A man who knows all the in and outs of college athletics with be taking over as the new assistant UAA hockey coach.
T.J. Jindra spent his college years playing at Notre Dame as a right winger (2003-07). In 2006, as a junior Jindra was named captain of his hockey team, and stayed as captain through his senior year. He later moved on the coach at Shattuck St. Mary’s where he coach for two years, then went back to Notre Dame to work in the Academic Services for Student Athletes office and volunteer coach.
This was a follow up to a successful high school hockey career in Minnesota, after which he played two years in the USHL for the Omaha Lancers.
Now Jindra, 29, will take over as the assistant coach at UAA.
“He is from the mid-west and has ties to the USHL (United States Hockey League), and there is a lot of positives in that, that will help enhance our program and I think he kind of fits the mold and criteria of what we are looking for as a coach.” Head Coach Dave Shyiak said.
He feels he will be able to relate to the student-athletes and hardships in which they endure, making him a perfect fit for the team, as well as he has been a leader on every team he has played for, being captain for his high school, junior and college teams, according to Jindra.
The program at Notre Dame (ND) was one similar to the program at UAA. Before Jindra’s time at ND, their hockey program had very limited access and had never advanced to the NCAA tournament.
“When I graduated I was part of two NCAA tournament appearances. I was very fortunate my senior year to be part of a team that was not even ranked in the preseason top-20, yet we finished the last seven weeks of college hockey s the number one team in the country” Jindra said.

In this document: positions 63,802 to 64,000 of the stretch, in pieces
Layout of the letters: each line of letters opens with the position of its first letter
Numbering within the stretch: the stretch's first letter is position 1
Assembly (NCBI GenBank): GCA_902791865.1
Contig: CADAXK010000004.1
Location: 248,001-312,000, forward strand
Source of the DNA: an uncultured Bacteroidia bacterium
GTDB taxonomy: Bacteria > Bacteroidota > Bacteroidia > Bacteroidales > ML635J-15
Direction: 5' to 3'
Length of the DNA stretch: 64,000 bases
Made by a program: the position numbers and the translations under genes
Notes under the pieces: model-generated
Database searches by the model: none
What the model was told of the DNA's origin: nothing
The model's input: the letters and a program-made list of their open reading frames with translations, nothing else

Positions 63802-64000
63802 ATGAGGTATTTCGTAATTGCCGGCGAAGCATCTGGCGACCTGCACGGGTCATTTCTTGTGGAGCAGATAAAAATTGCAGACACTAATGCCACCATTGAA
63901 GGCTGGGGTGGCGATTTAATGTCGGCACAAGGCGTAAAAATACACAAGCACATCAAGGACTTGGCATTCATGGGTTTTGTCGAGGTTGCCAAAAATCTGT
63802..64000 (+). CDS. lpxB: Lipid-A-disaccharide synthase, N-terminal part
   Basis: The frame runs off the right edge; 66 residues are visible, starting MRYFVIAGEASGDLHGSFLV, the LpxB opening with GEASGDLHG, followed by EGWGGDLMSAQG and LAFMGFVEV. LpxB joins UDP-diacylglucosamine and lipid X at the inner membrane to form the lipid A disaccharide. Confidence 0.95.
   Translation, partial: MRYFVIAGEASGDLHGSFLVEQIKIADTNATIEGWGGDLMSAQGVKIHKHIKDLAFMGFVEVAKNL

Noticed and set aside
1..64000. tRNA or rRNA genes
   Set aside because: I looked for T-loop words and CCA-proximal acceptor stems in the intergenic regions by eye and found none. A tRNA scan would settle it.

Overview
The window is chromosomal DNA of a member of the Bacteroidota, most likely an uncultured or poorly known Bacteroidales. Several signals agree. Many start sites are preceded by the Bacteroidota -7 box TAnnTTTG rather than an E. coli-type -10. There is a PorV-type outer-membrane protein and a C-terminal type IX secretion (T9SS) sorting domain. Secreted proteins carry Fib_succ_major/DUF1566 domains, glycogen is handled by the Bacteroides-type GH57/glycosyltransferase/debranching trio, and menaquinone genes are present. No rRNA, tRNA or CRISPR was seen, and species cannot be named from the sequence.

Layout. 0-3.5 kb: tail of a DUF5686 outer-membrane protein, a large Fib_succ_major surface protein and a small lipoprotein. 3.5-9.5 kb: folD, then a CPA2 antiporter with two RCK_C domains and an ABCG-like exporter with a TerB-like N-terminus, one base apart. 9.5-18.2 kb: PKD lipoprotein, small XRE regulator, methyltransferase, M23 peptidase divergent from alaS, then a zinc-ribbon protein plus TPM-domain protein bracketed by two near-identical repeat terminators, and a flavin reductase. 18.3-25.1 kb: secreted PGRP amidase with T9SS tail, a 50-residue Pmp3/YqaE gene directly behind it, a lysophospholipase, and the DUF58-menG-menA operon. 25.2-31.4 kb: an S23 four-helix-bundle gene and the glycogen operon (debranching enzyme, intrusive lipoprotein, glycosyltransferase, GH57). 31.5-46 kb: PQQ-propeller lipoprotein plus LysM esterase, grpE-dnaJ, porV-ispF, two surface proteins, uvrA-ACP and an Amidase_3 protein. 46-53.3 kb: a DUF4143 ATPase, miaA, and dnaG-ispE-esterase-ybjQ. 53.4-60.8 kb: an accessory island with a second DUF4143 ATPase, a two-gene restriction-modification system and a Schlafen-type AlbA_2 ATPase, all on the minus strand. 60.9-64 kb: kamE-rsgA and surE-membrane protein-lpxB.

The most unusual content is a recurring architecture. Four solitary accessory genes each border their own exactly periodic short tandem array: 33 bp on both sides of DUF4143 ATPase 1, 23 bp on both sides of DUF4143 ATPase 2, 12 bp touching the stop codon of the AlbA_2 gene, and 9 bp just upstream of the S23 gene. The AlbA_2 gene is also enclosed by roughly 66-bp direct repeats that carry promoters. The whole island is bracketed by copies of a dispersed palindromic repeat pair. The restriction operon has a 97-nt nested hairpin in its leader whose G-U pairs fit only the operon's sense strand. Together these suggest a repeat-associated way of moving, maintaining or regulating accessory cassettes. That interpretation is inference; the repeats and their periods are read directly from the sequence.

The lepercon, went on to win the schools first Central Collegiate Hockey Association (CCHA) regular season regular season championship, and advanced to the NCAA tournament for the second time.
“I think this experience of what we did to help change the culture at Notre Dame to what it is now is very beneficial for a program that wants to do these kinds of things.” Jindra said.
The hope to help UAA like he did ND is partially why Jindra chose to move out of the mid-west for the first time in his life, according to an excited Jindra.
This job is one that will keep Jindra busy for his first Alaskan winter, but he is no stranger to time at the rink.
“Coming from a small town like Fairbaut, many times our parents would drop us off at the local outdoor rink where we would spend most of the day playing pickup games.” Jindra said, who is the youngest of three.
He doesn’t just play hockey though, he enjoys golf and lying back to watch a movie.
Jindra is someone who truly “loves” college athletics and the life lessons taught along the way.
“I know that my time at Notre Dame was the best four years of my life, and I’m excited to continue working in this environment helping young men reach their potential academically and athletically at UAA.”
Both Shyiak and Jindra believe he should slide smoothly into his position, however he has yet to get a reaction from the plays, as Jindra won’t be here until mid-July. “It shouldn’t be a problem, hockey is hockey and coaching is coaching.” Shyiak said.